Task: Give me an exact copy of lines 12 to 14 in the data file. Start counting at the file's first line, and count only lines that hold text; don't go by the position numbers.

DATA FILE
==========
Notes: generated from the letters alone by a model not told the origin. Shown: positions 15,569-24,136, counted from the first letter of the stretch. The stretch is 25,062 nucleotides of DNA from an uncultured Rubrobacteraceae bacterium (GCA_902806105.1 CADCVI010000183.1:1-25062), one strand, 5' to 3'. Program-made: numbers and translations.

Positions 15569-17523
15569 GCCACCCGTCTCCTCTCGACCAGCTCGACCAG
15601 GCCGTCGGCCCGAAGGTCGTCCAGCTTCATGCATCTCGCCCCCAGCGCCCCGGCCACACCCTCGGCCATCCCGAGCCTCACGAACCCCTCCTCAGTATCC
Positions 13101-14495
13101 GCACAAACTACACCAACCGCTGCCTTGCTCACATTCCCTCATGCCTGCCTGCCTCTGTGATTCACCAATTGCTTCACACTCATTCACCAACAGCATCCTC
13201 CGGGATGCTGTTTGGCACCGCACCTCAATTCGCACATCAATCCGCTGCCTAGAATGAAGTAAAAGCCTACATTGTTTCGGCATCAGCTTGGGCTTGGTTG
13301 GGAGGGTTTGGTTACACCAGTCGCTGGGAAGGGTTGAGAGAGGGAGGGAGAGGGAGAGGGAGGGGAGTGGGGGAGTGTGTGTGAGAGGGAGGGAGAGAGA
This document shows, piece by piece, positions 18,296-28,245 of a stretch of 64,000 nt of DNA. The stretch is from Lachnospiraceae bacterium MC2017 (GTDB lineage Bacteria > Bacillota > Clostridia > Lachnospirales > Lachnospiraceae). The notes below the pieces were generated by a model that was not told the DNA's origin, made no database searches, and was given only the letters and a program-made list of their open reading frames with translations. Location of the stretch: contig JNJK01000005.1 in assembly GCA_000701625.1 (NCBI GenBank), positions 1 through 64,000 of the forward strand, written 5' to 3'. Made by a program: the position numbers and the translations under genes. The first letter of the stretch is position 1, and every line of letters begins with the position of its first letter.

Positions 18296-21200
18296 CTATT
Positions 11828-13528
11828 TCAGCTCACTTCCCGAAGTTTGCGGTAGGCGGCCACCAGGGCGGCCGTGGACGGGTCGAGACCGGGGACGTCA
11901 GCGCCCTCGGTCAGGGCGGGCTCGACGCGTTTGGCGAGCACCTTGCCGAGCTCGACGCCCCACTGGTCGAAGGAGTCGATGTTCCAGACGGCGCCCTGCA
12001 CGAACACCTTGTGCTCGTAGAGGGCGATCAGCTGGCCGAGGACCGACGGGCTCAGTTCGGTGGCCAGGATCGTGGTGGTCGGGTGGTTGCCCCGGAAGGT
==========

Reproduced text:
Positions 11828-13528
11828 TCAGCTCACTTCCCGAAGTTTGCGGTAGGCGGCCACCAGGGCGGCCGTGGACGGGTCGAGACCGGGGACGTCA
11901 GCGCCCTCGGTCAGGGCGGGCTCGACGCGTTTGGCGAGCACCTTGCCGAGCTCGACGCCCCACTGGTCGAAGGAGTCGATGTTCCAGACGGCGCCCTGCA